The Orange County Regional History Center
Exploring Orlando “Off the Beaten Path” has been the theme for our trip and I intend to explore the Central areas of the Sunshine State, and flush out all those unexpected and unconventional destinations in and around Orlando. In my discoveries of Orlando, I have been working closely with the Orlando Visitor and Convention Bureau, to get the input of local experts and work out an itinerary for our two weeks in Florida, without setting foot once into a theme park.
One of the first places they suggested was the Orange County Regional History Center, home to the varied and extensive collections of the Historical Society of Central Florida. Located in the heart of downtown Orlando in the beautifully restored five-story Orange County Courthouse, The History Center is continuously distinguished as the area’s “Best Museum”. When the History Center was built as a courthouse in 1927, the jail was on the top floor, with quarters for the jailer and his wife, an infirmary, and separate cellblocks for white women, white men, black women and black men.
Alligator wrestler in front of the Orange County Regional History Center
With an exciting roster of ever-changing exhibits on display and travelling exhibits on loan to other facilities, The History Center is one of Central Florida’s premier attractions. Members, educators and visitors alike find a wealth of fascinating information, delivered in dynamic fashion. From guided tours and “hands-on history” events to fun-packed summer camps and interactive children’s programs, learning is fun for all ages. History Center members can take advantage of a number of special value-added benefits, including discounts and exclusive event opportunities. The stately facility is also available for event rentals, ranging from unparalleled conferences to unforgettable weddings.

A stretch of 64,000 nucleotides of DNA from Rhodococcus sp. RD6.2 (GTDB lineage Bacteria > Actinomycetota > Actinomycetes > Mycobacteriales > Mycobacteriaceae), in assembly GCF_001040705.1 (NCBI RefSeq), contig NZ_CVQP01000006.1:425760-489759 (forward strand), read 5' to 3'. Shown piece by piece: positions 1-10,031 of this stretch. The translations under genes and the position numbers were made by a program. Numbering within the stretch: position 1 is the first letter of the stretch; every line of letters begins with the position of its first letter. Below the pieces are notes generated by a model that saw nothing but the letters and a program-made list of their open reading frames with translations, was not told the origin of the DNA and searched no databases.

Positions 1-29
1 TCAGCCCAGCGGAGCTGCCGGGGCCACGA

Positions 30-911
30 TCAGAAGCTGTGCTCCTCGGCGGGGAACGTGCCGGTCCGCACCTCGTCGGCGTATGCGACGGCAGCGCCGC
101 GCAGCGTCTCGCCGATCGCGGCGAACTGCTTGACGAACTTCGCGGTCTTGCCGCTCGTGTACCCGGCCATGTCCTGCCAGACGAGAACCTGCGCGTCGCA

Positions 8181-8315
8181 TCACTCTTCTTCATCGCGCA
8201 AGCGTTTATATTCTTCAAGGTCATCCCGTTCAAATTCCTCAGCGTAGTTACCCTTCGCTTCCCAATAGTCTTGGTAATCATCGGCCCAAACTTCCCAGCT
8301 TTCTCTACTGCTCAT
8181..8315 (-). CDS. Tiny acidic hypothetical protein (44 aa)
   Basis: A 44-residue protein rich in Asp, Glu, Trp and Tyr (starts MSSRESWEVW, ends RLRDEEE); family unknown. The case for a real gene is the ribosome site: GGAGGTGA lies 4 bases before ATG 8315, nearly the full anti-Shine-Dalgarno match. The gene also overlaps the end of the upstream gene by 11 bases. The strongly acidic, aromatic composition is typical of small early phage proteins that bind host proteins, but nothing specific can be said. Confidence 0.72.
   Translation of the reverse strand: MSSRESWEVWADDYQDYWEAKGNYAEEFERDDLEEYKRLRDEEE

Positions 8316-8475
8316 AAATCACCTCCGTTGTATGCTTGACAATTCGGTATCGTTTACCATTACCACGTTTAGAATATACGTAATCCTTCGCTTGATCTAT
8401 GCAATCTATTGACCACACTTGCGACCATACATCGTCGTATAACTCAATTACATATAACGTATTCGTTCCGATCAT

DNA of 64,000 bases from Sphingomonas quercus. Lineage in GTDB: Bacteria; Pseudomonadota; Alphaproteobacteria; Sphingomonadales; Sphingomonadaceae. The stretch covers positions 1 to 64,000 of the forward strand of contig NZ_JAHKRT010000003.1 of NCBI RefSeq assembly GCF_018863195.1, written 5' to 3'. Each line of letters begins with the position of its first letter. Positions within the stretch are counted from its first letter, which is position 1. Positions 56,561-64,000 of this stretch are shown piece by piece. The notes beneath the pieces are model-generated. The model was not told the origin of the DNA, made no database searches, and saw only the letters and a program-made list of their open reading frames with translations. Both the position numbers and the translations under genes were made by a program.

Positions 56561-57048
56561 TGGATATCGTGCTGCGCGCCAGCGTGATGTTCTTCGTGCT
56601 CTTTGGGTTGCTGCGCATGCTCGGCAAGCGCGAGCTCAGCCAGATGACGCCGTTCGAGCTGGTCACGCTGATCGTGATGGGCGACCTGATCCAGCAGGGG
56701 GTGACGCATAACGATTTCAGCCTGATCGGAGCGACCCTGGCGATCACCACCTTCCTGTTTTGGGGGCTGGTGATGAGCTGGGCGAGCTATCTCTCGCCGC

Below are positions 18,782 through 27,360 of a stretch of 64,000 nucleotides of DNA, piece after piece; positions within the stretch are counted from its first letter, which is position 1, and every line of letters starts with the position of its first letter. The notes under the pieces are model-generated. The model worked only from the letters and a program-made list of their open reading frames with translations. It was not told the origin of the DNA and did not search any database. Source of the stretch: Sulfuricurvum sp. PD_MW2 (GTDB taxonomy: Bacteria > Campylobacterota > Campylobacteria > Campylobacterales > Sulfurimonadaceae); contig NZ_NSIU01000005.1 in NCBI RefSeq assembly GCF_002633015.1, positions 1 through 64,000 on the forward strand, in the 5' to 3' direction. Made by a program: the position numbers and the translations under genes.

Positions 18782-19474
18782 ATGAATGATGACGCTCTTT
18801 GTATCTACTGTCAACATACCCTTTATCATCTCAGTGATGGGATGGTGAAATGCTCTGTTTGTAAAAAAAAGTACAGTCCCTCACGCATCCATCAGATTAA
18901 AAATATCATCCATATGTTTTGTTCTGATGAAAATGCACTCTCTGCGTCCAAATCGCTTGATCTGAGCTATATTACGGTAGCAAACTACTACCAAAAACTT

The First People exhibit takes visitors back in time to see how Paleo-Indians lived in the days before European Contact. First Contact helps visitors imagine Native American’s reaction and the changes in their lifestyles due to the arrival of the Spanish. A recreated early 19th century Seminole Settlement provides a look at artifacts of Florida’s most famous tribe and a replica Florida Pioneer cabin lets curious guests test a Spanish moss-filled mattress and discover the much-discussed origin of the term “Florida Cracker”.
School children explore one of the exhibits
Other permanent exhibits include Cattle and Citrus, Central Florida’s first major industries, Tourism, Transportation, Real Estate, Aviation, the impact of Walt Disney, and Central Florida’s African American community. From a replica World War II B-17 bomber and a two-story dome featuring over 150 unique Central Florida icons to the restored 1927 Courtroom B, and the outdoor Heritage Square courtyard, a wealth of fascinating sights and experiences awaits visitors to the History Center.
Our first stop in the museum was the Orientation Theatre. Set as a Florida back porch, you can relax in a rocker while being surrounded by the sights and sounds of Central Florida. Right after our introduction to Central Florida’s history we had a chance to meet Shanon Larimer, spokesperson for the Museum, who gave us a great overview of this facility.
The solid wooden entrance to Courtroom B